Cavatelli with Mangalitsa Pork Ragu

CookingWinesLifestyle and Leisure

This is a dish that reminds me of a "family meal" in Italy. Half way through the work day, we would all stop and sit down to lunch together. I remember when fili, the sister of the chef I worked for, prepared this for us one day. It really hit me that Italians cherish the times when family and friends sit down together to break bread. Or in this case, pasta.

Makes 6 servings

Cavatelli

10 oz pasta flour OO
8 oz of ricotta cheese
2 eggs
Salt to taste
Pinch of freshly grated nutmeg
Place flour on a wooden table or cutting board and make a well in the middle with your fingers. Add the Ricotta cheese,  eggs, salt and nutmeg to the middle. Using a fork, begin to work the wet ingredients into the dry ingredients until they all come together and form a dough. Knead the dough with your hands for about 8-10 minutes or until it looks smooth. Sprinkle a touch more flour on the work surface if the dough begins to stick. Let dough rest for 1 hour. Using a rolling pin, roll out the dough in a large rectangle shape until the dough is ¼ inch thick. Using a pizza cutter, cut lengthwise into ½ inch strips. Then cut 1 ½ inch segments from each strip. You should now have rectangle pieces that our ¼" thick, ½" tall, and 1 ½" wide. With your thumb, press each rectangle onto a gnocchi board and roll with a downward motion to form a hollow tube with the pasta. If you don’t have a gnocchi board, you can just press it on a wooden cutting board. Once you have a good quantity made, dust with flour and place in a single layer on a baking sheet. Then you can wrap and place inside a freezer for future use.

Mangalitsa Pork Ragu

2 pounds of bone in Mangalitsa pork shoulder.
You can substitute a good quality pork if mangalitsa is not available
1 Tblsp kosher salt
1 tsp ground black pepper
¼ cup of olive oil
¼ onion, chopped fine
1 carrot, peeled and chopped fine
2 stalks of celery, chopped fine
1 clove of garlic, chopped fine
1 cup of diced red tomatoes that have been peeled and cored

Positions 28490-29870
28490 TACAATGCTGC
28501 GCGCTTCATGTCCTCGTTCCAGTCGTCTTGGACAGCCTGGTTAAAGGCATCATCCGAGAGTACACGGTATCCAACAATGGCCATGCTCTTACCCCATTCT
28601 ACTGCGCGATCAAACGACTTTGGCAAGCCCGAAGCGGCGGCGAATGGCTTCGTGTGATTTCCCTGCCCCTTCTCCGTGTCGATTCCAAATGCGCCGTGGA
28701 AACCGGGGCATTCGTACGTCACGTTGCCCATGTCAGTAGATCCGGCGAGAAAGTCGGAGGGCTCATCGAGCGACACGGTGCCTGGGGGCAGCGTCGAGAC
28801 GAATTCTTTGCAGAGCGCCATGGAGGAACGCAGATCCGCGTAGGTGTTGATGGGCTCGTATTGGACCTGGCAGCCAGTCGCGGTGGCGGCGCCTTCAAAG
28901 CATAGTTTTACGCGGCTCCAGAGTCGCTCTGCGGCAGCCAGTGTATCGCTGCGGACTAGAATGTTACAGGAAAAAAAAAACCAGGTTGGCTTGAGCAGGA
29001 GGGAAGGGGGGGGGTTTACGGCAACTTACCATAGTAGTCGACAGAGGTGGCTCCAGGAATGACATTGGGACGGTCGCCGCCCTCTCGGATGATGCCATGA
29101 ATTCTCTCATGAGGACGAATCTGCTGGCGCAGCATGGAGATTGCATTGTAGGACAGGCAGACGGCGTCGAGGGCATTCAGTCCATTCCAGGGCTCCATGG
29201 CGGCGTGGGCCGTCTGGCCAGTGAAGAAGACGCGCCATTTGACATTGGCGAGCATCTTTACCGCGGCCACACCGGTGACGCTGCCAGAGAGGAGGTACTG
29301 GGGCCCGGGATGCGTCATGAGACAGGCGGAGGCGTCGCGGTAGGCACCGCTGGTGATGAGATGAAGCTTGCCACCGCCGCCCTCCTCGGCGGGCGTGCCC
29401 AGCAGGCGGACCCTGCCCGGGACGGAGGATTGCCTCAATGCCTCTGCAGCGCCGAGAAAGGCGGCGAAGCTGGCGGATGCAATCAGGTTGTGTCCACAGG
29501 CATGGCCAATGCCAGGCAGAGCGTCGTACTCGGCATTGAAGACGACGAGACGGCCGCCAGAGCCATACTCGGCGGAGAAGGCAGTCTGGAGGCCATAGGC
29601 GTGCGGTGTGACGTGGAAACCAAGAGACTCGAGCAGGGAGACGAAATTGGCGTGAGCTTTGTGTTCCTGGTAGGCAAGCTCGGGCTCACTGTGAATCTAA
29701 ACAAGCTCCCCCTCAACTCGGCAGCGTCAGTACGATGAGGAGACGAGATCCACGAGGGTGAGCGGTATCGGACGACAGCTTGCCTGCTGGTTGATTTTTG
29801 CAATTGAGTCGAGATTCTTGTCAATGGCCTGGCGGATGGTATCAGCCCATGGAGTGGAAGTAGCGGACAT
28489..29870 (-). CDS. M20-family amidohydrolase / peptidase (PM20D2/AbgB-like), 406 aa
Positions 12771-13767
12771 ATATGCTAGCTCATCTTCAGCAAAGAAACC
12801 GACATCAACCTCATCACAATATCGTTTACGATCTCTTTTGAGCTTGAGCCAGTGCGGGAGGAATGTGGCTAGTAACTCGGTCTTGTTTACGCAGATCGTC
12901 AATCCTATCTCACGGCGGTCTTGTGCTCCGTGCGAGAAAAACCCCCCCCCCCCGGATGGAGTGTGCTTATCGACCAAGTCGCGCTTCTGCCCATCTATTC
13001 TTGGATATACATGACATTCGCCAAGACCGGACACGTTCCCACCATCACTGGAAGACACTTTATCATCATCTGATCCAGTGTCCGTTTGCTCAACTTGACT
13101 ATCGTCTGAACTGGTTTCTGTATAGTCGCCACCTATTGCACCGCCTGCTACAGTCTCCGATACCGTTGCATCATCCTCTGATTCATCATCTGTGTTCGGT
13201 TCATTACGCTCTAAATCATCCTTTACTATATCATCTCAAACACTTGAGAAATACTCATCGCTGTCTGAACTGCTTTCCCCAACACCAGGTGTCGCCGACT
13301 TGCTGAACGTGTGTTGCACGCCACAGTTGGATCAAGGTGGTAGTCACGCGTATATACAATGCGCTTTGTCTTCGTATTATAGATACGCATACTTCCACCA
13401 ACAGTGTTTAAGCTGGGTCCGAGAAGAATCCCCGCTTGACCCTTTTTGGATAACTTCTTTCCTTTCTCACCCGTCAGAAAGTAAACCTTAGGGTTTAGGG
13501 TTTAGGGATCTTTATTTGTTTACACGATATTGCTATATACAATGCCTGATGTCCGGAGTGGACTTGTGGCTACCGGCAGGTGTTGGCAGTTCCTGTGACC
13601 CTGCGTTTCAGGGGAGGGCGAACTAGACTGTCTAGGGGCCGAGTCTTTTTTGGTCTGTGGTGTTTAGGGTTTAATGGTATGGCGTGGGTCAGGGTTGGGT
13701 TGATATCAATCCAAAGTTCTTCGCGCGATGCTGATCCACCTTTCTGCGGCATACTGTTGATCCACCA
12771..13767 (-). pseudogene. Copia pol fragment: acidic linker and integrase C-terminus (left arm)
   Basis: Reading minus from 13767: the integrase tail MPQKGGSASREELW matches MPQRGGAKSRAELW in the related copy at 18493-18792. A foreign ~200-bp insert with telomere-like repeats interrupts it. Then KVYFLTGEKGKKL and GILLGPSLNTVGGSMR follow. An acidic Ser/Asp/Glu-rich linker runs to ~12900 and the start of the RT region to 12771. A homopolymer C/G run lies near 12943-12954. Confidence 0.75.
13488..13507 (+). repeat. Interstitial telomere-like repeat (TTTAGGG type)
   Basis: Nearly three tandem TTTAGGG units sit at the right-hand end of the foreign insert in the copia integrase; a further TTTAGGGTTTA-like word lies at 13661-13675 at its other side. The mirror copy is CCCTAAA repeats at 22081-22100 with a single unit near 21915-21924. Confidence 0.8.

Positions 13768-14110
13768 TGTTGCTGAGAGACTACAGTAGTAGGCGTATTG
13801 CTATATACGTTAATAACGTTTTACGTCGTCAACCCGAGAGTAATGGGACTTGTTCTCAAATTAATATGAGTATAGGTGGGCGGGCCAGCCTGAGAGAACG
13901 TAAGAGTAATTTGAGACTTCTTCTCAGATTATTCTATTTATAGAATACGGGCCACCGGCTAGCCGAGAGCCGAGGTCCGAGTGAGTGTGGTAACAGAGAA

1 cup dry red wine
¼ tsp ground clove
½ tsp ground nutmeg
8 black peppercorns
2 sprigs of rosemary
1 sprig of oregano
2 bay leaves
1 quart of water

Pre-­heat oven to 325 F. Season the pork shoulder with salt and pepper. In a large sauce pan or Dutch oven, place ¼ cup of olive oil on high heat and wait until it begins to smoke. Add the seasoned pork. Reduce heat to medium. Brown the pork on all sides. Remove from the pan. Add the onion, carrot, celery and garlic and cook over medium heat until golden brown. Add the tomatoes and wine and simmer until the wine reduces by half. Add the water, clove, nutmeg, peppercorns, rosemary, oregano and bay leaves. Place the pork back into the pot. The liquid should barley cover the meat. Bring to simmer and place a cover over the pot. Place into a 325 F oven for 2-3 hours or until tender. Remove from the oven and let come to room temperature. Remove pork from the broth and pull all the meat off the bones. Cut meat up into small bite size pieces and add back to the broth (this can be made 2 days ahead of time).

To assemble dish:

6 cups Cavatelli pasta
2 cups pork ragu
3 cups of Tuscan kale, cleaned and ripped into large pieces
4 tablespoons of dried red currants that have been reconstituted in some of the leftover pork broth
1 cup of good quality tomato sauce
3 Tblsp of cold unsalted butter
6 Tbslp of grated Parmigiano Reggiano

In a large pot, bring 1 gallon of water and 2 tablespoons of salt to a rolling boil. Place the cavatelli into the water and cook for 5-­7 minutes until tender. Meanwhile, heat a large sauté pan to medium heat. Place 2 tablespoons olive oil in the pan and heat until very hot. Add pork ragu, tomato sauce, kale and  currants. Simmer until the liquid in the pan has reduced by half. Add the cavatelli to the sauté pan and  simmer until the sauce reduces and coats the cavatelli. Add in the butter and the grated parmigiano reggiano cheese. Taste for seasoning with salt and pepper. After you plate up the dish sprinkle 2 tablespoons of some very good extra virgin olive oil over it. Enjoy!

Copyright © 2014, Los Angeles Times
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